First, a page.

WILMINGTON, N.C. (WECT) – A record-breaking year for film in Wilmington and North Carolina could soon come to a sudden halt.
The International Alliance of Theatrical Stage Employees (IATSE) announced Monday that its members overwhelmingly voted to authorize a possible nationwide strike, the first such vote in the union’s 128-year history.
“The members have spoken loud and clear,” IATSE President Matthew Loeb stated in a news release. “This vote is about the quality of life as well as the health and safety of those who work in the film and television industry. Our people have basic human needs like time for meal breaks, adequate sleep, and a weekend. For those at the bottom of the pay scale, they deserve nothing less than a living wage.”
According to IATSE, 90 percent of the union’s 60,000 members participated in the vote with 98 percent opting to authorize the strike following a three-day voting period. The threshold needed for strike authorization was 75 percent.
“I hope that the studios will see and understand the resolve of our members,” Loeb said. “The ball is in their court. If they want to avoid a strike, they will return to the bargaining table and make us a reasonable offer.”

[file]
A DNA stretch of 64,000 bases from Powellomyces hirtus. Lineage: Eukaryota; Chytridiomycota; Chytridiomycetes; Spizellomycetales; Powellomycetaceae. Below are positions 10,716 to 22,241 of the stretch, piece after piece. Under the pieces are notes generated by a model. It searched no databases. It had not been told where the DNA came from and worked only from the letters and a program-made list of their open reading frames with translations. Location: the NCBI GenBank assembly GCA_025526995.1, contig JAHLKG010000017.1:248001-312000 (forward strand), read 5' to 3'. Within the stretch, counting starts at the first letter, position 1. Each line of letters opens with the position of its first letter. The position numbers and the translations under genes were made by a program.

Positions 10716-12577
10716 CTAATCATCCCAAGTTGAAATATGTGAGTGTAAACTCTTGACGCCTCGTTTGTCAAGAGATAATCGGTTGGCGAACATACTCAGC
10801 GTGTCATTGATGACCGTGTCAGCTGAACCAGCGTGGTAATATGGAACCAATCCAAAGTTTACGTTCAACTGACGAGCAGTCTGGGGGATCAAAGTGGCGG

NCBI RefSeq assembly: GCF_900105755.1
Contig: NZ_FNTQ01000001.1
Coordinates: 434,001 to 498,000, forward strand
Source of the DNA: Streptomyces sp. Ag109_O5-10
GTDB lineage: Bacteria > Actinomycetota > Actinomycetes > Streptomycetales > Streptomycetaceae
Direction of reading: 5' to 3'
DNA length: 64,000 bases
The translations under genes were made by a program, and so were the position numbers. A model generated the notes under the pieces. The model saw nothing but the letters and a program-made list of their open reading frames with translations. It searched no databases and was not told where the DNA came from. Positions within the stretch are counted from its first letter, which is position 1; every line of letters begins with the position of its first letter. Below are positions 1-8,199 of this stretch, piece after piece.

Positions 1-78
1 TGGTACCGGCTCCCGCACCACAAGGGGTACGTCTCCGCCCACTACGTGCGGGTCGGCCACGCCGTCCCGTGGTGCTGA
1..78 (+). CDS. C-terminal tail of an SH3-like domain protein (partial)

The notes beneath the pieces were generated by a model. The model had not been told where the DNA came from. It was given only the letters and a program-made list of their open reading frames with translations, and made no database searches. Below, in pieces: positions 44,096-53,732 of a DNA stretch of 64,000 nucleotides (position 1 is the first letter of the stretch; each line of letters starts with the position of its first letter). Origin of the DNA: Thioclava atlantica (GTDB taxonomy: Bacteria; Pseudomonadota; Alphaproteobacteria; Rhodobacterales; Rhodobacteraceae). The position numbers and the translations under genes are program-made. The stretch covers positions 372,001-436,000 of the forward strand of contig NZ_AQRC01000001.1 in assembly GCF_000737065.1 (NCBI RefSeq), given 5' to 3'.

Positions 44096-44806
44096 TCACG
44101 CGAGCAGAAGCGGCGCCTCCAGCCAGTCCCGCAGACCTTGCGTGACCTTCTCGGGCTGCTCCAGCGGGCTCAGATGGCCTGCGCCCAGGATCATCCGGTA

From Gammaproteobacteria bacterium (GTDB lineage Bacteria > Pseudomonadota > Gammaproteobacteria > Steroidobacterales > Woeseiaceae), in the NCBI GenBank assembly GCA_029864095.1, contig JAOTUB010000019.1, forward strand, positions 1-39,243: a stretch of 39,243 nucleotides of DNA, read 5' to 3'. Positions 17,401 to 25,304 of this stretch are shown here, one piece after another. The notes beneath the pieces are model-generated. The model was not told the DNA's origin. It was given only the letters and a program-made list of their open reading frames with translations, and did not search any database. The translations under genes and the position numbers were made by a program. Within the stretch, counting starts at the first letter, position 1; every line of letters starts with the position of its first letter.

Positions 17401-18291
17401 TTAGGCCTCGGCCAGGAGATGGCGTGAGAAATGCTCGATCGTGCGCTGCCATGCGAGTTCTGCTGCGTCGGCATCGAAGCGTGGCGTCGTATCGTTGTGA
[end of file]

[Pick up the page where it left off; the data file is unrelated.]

The IATSE news release stated that Loeb informed the the Alliance of Motion Picture and Television Producers (AMPTP) of the election results Monday morning, saying he “emphasized the need for the studios to adequately address the union’s core issues.”
It’s unclear what a strike would mean for what has been the biggest year for the film industry in North Carolina.
Currently, five productions are being filmed in Wilmington, including “Our Kind of People,” “The Summer I Turned Pretty,” “Florida Man,” “Echoes” and “Breakwater.”
“George and Tammy” and “One True Loves” are listed as in pre-production in Wilmington.
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